Originally from the United Kingdom, Barbara studied art to O level standard, passing her exam with a sound grade.
An O level exam – one of five she achieved – fomented enrolment in nursing school.
“I never really thought about pursuing art and really didn't have any spare time with my nursing career,” Barbara says.
When aged 39, she emigrated to New Zealand in 1997.
In 1999, she had a miscarriage.
“It was an incredibly sad time for me. As I was grieving, I was introduced to ceramics, painting bisque wear. It was the first time I'd explored my emotions with art therapy. I found I really enjoyed being creative with paint on bisque wear; I guess my brush skills developed.
Fast forward to 2014. Barbara says following the assault and its aftermath, she was so “incredibly sick” with PTSD.
“Every time I thought life couldn't get any worse it did. Five months after the hysterectomy and assault, I fell and broke my left leg. Three weeks later had a double back tyre blow out in my car, my dogs were in the back of the car.
“My osteopath spoke to me. Because I felt so much despair, he told me to go home and paint.”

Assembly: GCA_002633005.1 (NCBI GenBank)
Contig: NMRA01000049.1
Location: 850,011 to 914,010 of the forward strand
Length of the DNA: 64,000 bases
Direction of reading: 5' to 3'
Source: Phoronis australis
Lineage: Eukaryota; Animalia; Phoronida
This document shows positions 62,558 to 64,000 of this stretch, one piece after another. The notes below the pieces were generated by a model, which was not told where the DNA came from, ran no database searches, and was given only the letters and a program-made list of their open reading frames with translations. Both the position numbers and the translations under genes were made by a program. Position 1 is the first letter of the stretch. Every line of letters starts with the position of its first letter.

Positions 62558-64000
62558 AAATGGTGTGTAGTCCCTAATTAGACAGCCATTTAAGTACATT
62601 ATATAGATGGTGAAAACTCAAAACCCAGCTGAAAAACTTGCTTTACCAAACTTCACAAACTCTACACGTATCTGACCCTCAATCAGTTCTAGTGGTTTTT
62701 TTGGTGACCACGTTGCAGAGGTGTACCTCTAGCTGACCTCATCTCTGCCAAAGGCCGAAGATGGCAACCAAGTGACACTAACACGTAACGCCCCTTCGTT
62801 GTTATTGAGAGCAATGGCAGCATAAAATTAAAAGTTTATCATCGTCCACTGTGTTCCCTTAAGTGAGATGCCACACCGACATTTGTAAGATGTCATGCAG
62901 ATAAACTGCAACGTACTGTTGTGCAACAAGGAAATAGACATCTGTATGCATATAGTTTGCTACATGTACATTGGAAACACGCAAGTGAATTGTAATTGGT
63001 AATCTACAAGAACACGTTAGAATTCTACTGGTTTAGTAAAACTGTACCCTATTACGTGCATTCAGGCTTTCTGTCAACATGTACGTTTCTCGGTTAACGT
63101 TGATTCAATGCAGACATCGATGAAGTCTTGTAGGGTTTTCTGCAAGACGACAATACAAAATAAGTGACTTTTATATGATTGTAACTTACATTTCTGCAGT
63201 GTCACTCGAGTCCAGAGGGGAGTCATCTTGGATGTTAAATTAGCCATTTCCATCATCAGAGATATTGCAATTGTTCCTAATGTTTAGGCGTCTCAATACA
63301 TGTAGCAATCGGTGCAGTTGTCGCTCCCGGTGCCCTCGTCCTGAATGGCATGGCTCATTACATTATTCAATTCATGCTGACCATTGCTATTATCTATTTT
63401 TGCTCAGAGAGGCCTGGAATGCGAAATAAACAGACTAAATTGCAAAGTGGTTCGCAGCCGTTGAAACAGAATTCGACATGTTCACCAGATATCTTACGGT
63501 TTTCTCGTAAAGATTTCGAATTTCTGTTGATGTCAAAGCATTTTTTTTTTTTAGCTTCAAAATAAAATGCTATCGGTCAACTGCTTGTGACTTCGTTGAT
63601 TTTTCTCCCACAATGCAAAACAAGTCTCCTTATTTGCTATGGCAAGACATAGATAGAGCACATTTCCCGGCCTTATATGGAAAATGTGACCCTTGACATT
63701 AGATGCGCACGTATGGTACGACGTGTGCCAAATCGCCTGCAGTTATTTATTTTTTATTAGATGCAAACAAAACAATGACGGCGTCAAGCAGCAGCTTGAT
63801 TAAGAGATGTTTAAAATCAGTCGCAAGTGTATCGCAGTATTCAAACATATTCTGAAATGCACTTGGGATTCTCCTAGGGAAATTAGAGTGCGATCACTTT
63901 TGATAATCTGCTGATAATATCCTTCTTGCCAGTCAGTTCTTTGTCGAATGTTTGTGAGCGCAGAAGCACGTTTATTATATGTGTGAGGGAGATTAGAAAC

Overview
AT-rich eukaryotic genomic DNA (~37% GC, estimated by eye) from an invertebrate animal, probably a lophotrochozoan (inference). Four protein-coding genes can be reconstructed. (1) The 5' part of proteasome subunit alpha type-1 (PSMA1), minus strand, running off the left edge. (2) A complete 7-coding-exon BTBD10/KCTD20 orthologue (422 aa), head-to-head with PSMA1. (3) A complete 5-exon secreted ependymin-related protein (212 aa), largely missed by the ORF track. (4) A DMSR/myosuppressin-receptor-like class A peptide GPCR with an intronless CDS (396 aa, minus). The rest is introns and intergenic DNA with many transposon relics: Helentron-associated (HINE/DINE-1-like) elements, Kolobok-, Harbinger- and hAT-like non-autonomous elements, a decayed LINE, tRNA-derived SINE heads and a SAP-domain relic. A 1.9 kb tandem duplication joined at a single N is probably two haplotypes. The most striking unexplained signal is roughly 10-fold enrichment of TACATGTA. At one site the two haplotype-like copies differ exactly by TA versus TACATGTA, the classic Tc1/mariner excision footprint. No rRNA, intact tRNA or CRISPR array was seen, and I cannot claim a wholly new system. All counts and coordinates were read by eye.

Out of work and continually beset with PTSD, her nursing registration lapsed.
“I just knew I wasn't dealing with the simplest things at work, i.e., whether to give paracetamol in liquid form or tablet form. I knew if I continued, I'd make a drug error and I didn't want that to happen as I'd qualified as a nurse in 1979.”
With the little money she had, Barbara bought what she calls “cheap paints”, rendering her work on cheap canvases.
“I had the opportunity to talk about the night of assault with my ex fiancé a year after the assault,” she recalls. “He coldly and calmly told me it was his intention to kill me and he'd loaded a shotgun which was in the bedroom where the assault took place. He refused to accept responsibility for his actions that night.”
She has found spiritual healing. “I wanted to get baptised to thank God I survived and honour God with my art,” Barbara says.
In 2017, Barbara arranged an exhibition of her works at Rotorua Arts Village. Her works seem laser-beam one theme – raising awareness for Women’s Refuge. Her works radiate that theme.
The exhibition, ‘Out of the Darkness and into the Light’, over three weeks raised $1000, an ironic compensation for the refuge against the barriers she had faced in domestic vileness and later the medical diagnoses and subsequent life events.
To milk the irony, the $1000 was enough to purchase paint for three safe houses in Rotorua.
Barbara’s messages are in her works.
Her admirers can comprehend what she has gone through, her inner thinking, by messages on her canvasses accompanying figures that seem coloured versions of works akin to the late Victorian illustrator artist and aesthete, Aubrey Beardsley.
With each passing day, month and year Barbara Bew’s art exudes increasing confidence. A bold new world seems to add to her artistic fervour.
The ineffable trauma of five years ago may still embolden her brush, but today she is relaxed, happier that others now find solace from canvasses conveying the purgatory she went through.